Are Republicans falling in the same traps they did in 1998?
Growing evidence shows GOP strategies are alienating voters, writes Senior Fellow Steven Gillon
Democrats have newfound hope for November. The Supreme Court decision in Dobbs v. Jackson Women’s Health Organization, which ended the constitutional right to abortion, along with the passage of major pieces of President Biden’s economic agenda and falling gas prices, have temporarily buoyed their spirits about the upcoming midterm elections. Pat Ryan’s victory in an Aug. 23 special election in a swing district in New York—after a campaign in which he focused on protecting abortion rights—suggests that those hopes are not misplaced.
Yet Democrats still face enormous challenges. Not only does the party that controls the White House almost always lose seats in the midterms, but President Biden’s low approval ratings, along with high inflation, give the GOP a clear edge. The 1998 midterms, however, indicate that Democrats have a secret weapon that could have a dramatic impact: Republican extremism.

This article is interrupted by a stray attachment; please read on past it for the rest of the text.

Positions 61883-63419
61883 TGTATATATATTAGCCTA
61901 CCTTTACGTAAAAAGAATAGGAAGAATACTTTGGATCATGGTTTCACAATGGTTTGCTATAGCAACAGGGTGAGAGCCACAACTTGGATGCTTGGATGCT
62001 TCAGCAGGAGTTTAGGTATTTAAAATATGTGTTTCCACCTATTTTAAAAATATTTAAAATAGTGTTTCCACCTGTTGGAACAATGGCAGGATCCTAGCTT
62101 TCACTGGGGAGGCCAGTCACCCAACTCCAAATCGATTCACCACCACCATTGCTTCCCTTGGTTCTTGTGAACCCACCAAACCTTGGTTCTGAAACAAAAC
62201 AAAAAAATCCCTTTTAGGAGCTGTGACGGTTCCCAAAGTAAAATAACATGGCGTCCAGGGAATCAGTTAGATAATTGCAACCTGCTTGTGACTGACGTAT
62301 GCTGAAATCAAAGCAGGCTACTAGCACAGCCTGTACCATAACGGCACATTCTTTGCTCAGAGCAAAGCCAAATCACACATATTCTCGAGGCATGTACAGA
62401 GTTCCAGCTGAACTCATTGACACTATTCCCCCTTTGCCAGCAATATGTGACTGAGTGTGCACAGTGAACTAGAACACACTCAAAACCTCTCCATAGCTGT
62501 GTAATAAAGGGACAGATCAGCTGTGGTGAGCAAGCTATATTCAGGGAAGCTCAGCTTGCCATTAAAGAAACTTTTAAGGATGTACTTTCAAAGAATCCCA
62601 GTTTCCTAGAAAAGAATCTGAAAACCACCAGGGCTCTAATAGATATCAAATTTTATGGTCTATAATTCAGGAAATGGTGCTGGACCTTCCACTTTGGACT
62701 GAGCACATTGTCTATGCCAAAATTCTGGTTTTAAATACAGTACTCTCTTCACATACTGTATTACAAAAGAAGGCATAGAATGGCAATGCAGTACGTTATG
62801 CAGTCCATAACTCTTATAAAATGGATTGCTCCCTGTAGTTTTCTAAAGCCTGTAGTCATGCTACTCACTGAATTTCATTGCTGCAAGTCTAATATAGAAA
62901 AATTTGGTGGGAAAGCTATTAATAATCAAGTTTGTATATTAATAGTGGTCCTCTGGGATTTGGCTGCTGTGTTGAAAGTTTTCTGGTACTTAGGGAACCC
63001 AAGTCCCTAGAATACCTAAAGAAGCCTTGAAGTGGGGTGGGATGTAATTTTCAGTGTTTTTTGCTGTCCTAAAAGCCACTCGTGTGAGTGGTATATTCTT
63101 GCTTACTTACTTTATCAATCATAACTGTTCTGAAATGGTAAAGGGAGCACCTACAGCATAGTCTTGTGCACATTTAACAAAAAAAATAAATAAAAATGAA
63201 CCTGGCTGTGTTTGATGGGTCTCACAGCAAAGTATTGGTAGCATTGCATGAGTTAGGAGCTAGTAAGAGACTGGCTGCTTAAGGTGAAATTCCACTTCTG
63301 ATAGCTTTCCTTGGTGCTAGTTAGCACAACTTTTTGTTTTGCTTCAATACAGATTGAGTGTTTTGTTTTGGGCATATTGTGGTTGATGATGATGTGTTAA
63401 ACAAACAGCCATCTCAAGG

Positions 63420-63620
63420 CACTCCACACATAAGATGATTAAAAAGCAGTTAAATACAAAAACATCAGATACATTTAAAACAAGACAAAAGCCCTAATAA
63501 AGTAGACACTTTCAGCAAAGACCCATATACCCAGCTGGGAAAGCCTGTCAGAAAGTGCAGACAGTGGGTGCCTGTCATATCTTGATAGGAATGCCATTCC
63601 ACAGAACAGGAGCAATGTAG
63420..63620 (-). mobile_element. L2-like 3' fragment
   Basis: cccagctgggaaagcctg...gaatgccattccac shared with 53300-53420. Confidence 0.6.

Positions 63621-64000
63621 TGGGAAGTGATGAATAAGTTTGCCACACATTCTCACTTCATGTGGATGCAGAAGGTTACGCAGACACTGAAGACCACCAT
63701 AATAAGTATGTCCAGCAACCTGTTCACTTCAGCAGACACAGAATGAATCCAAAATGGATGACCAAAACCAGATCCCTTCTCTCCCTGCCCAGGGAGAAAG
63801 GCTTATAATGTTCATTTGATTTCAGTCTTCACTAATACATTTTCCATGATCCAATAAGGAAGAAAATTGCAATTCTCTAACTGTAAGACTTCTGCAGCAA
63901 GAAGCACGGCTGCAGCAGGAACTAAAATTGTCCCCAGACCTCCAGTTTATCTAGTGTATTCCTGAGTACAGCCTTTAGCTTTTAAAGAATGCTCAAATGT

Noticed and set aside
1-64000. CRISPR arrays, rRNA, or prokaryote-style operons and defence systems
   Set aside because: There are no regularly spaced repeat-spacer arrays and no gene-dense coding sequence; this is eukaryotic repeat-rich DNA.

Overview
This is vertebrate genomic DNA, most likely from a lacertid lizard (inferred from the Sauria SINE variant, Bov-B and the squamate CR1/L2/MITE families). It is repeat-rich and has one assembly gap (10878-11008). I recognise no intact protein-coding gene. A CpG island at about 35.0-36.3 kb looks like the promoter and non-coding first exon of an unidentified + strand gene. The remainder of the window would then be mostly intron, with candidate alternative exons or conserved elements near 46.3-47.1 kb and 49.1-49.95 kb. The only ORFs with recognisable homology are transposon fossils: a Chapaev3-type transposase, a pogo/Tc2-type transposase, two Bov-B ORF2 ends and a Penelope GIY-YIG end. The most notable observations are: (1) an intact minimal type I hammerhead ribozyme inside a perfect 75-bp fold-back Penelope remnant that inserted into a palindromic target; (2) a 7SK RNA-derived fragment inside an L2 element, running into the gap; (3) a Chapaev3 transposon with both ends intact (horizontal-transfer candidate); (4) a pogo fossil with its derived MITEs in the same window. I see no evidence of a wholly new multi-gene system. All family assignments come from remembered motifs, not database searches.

That year, Republicans chose to stoke the anger of their right-wing base and impeach President Bill Clinton for his affair with Monica Lewinsky, ignoring polls that showed an overwhelming majority of Americans wanted Clinton to remain in office. They are making similar mistakes this year. In 1998, Republicans were trying to remove a democratically elected president for lying about a private matter. This time, they are defending Donald Trump, a twice-impeached ex-president who denies the results of a legitimate election, who encouraged a violent mob to descend upon the Capitol to disrupt the peaceful transfer of power, and who now appears to have kept classified documents in violation of the law. They’ve also adopted extreme positions on cultural issues, especially abortion, that defy the opinion of clear majorities of Americans. In other words, then and now, Republicans are choosing political partisanship over democratic fairness—though it remains to be seen if the outcomes will be the same.